Lord Dormamu told her that he was more concerned during our sessions with him with how our leg action was progressing, since that was the key to bringing our Waltz up to the next level. His advice to her was (for the time being) to focus on practicing the leg action while working with him, and to focus on her volume and position while working with Lady Tella. Eventually the two techniques will have to be put together, obviously, but for the time being he wanted to make her life a bit easier. He’s such a nice guy, isn’t he?
There were a couple of figures that he wanted to cover at in particular that day based on what he saw during our initial dance-through. The first one was the Hesitation Change in the first corner… again. It seems like there are so many things about this simple figure that Lord Dormamu really wants to be different, doesn’t it? This time he told me that he didn’t like the way that the backward step I take from the Natural Turn right beforehand looked. We went through a number of changes to try and fix it, with me dancing with Sparkledancer, or by myself, or with him, as he assessed what was going on and tried to think of a way to make me look the way he wanted. The lowering action was what he decided was causing the problem – something about the way that I was lowering from the Natural Turn and going into the Hesitation Change seemed out of sorts.
We moved off the Hesitation Change for a little bit, but came back to it again later after he had some time to think. This time he asked me to try to just lower straight down before taking the step into the hesitation. This was a surprising request, because we have been working so hard over the last couple of weeks to make sure that none of the figures that we do are lowering straight down, but rather lowering while continuing to travel forward/backward (depending on the step). So I gave it a try, and apparently that did the trick.
He said that watching from the outside, the brief pause at the height of the Natural Turn and lowering straight down before taking the step into the Hesitation Change made the transition between the two look clean and precise finally. For the time being, he wants me to practice stopping and lowering like that between the two figures to work on control, and once that improves he’ll go back with me and start to reintroduce the lowering on an angle while moving aspect.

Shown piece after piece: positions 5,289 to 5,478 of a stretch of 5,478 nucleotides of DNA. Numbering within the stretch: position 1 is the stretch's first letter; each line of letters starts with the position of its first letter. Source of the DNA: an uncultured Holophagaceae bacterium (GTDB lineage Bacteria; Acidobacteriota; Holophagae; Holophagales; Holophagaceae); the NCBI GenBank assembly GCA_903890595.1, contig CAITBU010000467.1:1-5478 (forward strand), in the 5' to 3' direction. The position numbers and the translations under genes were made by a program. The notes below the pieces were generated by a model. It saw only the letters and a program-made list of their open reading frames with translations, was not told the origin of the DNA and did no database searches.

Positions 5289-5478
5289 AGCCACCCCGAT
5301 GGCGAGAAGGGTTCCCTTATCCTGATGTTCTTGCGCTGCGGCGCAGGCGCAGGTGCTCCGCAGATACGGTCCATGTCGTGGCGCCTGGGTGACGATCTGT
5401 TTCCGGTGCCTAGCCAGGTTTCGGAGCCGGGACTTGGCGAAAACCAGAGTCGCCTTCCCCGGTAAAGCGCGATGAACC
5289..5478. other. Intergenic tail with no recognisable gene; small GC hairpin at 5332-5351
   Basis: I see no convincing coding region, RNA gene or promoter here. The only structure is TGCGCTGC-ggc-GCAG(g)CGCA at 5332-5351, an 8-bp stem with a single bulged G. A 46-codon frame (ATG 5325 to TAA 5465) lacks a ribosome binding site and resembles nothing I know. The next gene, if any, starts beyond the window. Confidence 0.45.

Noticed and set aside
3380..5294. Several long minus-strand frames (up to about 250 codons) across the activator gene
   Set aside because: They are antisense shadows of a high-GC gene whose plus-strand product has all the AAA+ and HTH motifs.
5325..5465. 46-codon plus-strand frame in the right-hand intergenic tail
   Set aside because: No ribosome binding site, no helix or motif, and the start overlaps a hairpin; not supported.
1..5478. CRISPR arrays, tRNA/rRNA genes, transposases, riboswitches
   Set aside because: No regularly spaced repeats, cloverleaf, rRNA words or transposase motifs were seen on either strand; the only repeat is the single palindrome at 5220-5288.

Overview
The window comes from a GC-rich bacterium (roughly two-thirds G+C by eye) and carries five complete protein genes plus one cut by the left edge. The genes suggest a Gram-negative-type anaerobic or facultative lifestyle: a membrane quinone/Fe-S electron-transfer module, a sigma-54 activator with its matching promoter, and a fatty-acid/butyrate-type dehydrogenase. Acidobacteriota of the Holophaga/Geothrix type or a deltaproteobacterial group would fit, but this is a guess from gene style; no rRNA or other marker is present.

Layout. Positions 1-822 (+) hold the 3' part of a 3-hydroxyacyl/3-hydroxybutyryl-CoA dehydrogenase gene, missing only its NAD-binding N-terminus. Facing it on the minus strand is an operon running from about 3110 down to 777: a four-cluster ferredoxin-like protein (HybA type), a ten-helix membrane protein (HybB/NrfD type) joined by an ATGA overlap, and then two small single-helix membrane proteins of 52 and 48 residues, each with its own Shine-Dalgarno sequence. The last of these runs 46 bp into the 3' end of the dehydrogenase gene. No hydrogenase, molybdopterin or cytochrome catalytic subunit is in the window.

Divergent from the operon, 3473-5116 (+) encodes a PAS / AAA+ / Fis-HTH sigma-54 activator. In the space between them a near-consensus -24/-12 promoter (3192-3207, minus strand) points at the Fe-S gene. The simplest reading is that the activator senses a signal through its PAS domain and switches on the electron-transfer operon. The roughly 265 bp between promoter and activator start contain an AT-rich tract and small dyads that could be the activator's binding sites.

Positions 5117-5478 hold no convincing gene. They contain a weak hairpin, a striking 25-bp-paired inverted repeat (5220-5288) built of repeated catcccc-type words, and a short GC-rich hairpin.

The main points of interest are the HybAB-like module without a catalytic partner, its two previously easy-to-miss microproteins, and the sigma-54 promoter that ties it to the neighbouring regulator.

The other figure that we looked at quite a bit was the Whisk. For this particular figure, it wasn’t the steps themselves or any of the actions that he wanted to have me adjust, but rather the angle. I had been coming out of the previous figure and generally aiming the Whisk straight down the line of dance for pretty much the entire time I’ve ever done this routine. Lord Dormamu wants to change the angles so that I finish the previous figure facing diagonal wall, then take the first two steps of the Whisk heading towards diagonal wall, rotate to Promenade Position on the small step that crosses behind while pointing my Promenade toward diagonal wall, and continue to travel in the Promenade Chasse that follows in that same direction.
Now this made a lot of things weird. First of all, as I said I had been taking the Whisk down the line of dance for forever, so trying to turn it like this fights against all of the muscle memory that I have built up in all of that time. Secondly, the amount of rotation when I move my upper body to Promenade Position that is required to get Sparkledancer into her correct placement is a lot, and my upper body is not particularly happy with rotating that much. That’s something I can fight through with practice, but it’s not the most pleasant thing to do.